Basic Study
Copyright ©The Author(s) 2020. Published by Baishideng Publishing Group Inc. All rights reserved.
World J Gastroenterol. Jun 14, 2020; 26(22): 3056-3075
Published online Jun 14, 2020. doi: 10.3748/wjg.v26.i22.3056
Optimal dosing time of Dachengqi decoction for protection of extrapancreatic organs in rats with experimental acute pancreatitis
Jia-Qi Yao, Lin Zhu, Yi-Fan Miao, Lv Zhu, Huan Chen, Ling Yuan, Jing Hu, Xiao-Lin Yi, Qiu-Ting Wu, Xi-Jing Yang, Mei-Hua Wan, Wen-Fu Tang
Jia-Qi Yao, Yi-Fan Miao, Lv Zhu, Huan Chen, Ling Yuan, Jing Hu, Xiao-Lin Yi, Qiu-Ting Wu, Mei-Hua Wan, Wen-Fu Tang, Department of Integrative Medicine, West China Hospital, Sichuan University, Chengdu 610041, Sichuan Province, China
Lin Zhu, Digestive System Department, Sichuan Integrative Medicine Hospital, Chengdu 610041, Sichuan Province, China
Xi-Jing Yang, Animal Experiment Center, West China Hospital, Sichuan University, Chengdu 610041, Sichuan Province, China
ORCID number: Jia-Qi Yao (0000-0002-7822-910X); Lin Zhu (0000-0001-9126-5722); Yi-Fan Miao (0000-0002-3483-2345); Lv Zhu (0000-0002-4302-3339); Huan Chen (0000-0002-4763-6730); Ling Yuan (0000-0002-0921-713X); Jing Hu (0000-0002-8952-0357); Xiao-Lin Yi (0000-0003-0872-1155); Qiu-Ting Wu (0000-0002-6282-5791); Xi-Jing Yang (0000-0001-8451-2000); Mei-Hua Wan (0000-0002-1237-9455); Wen-Fu Tang (0000-0001-9294-6634).
Author contributions: Tang WF designed the research; Yao JQ, Zhu L, Miao YF, Chen H, Yuan L, Hu J, Yi XL, and Wu QT performed the research; Yao JQ, Zhu L, and Miao YF analyzed the data; Yang XJ were responsible for the drafting of the paper; Wan MH contributed new reagents or analytic tools; Tang WF and Wan MH obtained funding and provided study supervision.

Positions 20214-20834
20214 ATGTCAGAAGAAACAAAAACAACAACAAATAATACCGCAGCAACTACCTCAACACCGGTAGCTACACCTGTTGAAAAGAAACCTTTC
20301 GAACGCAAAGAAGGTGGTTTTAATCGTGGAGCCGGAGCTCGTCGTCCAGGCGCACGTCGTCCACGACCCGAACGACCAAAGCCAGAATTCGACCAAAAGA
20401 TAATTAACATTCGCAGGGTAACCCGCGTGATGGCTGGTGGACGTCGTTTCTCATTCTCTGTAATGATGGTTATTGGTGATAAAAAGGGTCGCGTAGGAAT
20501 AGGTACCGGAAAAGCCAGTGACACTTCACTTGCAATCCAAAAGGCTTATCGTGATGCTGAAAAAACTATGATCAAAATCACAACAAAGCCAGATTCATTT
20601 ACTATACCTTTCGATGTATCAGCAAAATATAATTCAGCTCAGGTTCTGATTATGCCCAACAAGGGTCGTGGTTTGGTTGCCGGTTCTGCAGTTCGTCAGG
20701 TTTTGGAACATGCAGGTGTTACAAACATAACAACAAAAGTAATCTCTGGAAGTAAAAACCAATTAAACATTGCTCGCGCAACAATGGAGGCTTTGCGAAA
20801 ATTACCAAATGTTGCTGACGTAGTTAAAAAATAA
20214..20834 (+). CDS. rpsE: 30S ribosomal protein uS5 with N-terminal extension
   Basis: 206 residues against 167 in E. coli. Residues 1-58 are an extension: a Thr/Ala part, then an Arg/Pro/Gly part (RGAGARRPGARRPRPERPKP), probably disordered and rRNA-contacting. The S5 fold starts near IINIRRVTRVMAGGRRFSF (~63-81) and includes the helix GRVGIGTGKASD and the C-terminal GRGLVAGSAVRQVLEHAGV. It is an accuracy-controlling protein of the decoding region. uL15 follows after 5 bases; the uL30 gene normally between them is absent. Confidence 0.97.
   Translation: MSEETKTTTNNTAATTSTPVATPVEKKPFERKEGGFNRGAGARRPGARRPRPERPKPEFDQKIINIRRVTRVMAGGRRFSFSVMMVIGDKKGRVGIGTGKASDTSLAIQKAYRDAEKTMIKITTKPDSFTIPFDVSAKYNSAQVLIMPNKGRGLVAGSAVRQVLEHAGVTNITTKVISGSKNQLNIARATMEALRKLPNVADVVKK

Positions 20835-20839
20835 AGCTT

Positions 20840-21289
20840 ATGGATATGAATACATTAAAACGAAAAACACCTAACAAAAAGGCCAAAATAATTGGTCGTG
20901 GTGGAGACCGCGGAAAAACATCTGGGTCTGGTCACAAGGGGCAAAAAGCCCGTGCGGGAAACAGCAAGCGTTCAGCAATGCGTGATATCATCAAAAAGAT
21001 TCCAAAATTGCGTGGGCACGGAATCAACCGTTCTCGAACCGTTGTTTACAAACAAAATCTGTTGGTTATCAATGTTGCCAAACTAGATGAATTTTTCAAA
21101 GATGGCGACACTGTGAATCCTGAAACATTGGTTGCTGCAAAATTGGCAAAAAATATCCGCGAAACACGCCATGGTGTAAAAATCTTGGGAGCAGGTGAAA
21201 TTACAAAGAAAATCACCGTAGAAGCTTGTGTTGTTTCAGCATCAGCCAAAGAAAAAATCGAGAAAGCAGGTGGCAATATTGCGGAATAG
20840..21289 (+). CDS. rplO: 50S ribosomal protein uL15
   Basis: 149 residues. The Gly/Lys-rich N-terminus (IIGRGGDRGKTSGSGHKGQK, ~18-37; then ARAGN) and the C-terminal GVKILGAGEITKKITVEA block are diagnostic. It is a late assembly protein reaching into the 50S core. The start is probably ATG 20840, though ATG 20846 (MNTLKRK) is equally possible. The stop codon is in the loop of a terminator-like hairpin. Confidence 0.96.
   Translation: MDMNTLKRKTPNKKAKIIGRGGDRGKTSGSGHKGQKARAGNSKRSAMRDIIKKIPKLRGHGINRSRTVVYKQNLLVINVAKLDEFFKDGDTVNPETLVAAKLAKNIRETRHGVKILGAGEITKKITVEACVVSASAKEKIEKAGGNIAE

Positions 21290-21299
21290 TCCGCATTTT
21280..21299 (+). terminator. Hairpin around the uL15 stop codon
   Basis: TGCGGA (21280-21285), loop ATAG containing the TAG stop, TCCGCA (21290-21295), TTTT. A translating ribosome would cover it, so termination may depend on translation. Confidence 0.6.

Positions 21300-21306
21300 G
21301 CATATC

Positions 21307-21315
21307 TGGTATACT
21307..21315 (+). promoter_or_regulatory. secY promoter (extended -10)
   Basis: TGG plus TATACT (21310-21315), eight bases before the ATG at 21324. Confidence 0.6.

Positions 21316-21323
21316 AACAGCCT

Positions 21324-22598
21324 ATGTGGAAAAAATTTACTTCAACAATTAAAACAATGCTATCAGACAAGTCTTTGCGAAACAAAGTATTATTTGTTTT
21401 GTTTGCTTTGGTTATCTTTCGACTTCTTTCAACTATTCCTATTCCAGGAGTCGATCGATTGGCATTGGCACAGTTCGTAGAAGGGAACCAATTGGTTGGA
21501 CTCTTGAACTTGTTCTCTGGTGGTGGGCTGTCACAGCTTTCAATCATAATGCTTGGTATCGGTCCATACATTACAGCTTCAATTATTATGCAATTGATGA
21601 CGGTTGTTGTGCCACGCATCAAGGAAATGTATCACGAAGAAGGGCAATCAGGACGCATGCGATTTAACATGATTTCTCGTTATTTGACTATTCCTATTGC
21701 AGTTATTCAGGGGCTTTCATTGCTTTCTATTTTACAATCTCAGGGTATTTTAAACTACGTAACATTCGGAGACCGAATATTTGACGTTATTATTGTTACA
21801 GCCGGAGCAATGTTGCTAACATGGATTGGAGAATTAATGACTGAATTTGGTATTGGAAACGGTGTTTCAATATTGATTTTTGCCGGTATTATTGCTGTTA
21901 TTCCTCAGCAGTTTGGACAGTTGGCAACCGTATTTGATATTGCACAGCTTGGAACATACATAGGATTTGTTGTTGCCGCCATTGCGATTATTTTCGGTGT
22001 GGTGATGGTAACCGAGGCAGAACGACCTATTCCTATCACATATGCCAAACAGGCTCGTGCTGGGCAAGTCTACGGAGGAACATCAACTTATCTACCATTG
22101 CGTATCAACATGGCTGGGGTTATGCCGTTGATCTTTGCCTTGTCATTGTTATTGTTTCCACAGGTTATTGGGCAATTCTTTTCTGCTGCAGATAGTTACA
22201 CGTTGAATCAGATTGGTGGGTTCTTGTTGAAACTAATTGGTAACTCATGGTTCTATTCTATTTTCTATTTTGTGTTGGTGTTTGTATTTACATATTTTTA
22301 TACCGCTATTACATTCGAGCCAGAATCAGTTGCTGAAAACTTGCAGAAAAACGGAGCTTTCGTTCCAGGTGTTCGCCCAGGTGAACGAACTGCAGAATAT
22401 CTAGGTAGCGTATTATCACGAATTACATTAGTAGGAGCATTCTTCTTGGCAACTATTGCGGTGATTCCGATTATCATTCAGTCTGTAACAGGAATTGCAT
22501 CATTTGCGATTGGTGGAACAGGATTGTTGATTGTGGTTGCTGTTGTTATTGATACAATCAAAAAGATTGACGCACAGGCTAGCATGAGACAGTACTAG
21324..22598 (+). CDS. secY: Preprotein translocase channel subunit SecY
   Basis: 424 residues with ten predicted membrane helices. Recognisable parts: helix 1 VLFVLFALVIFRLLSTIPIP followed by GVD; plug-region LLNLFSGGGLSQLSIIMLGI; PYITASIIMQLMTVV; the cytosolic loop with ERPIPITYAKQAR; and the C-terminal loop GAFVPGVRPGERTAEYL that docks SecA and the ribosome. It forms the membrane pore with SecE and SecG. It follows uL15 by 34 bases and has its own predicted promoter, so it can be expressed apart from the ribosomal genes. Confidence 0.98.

Supported by the National Natural Science Foundation of China, No. 81603480 and No. 81573857.
Institutional animal care and use committee statement: This study was reviewed and approved by the Institutional Animal Care and Use Committee of West China Hospital of Sichuan University. All experiments were reviewed and approved by the Institution Animal Care and Use Committee of Sichuan University (Chengdu, China; protocol number: 2019003A).
Conflict-of-interest statement: None of the authors have any conflicts of interest to declare.
Data sharing statement: No additional data are available.
ARRIVE guidelines statement: The authors have read the ARRIVE guidelines, and the manuscript was prepared and revised according to the ARRIVE guidelines.
Open-Access: This article is an open-access article that was selected by an in-house editor and fully peer-reviewed by external reviewers. It is distributed in accordance with the Creative Commons Attribution NonCommercial (CC BY-NC 4.0) license, which permits others to distribute, remix, adapt, build upon this work non-commercially, and license their derivative works on different terms, provided the original work is properly cited and the use is non-commercial. See: http://creativecommons.org/licenses/by-nc/4.0/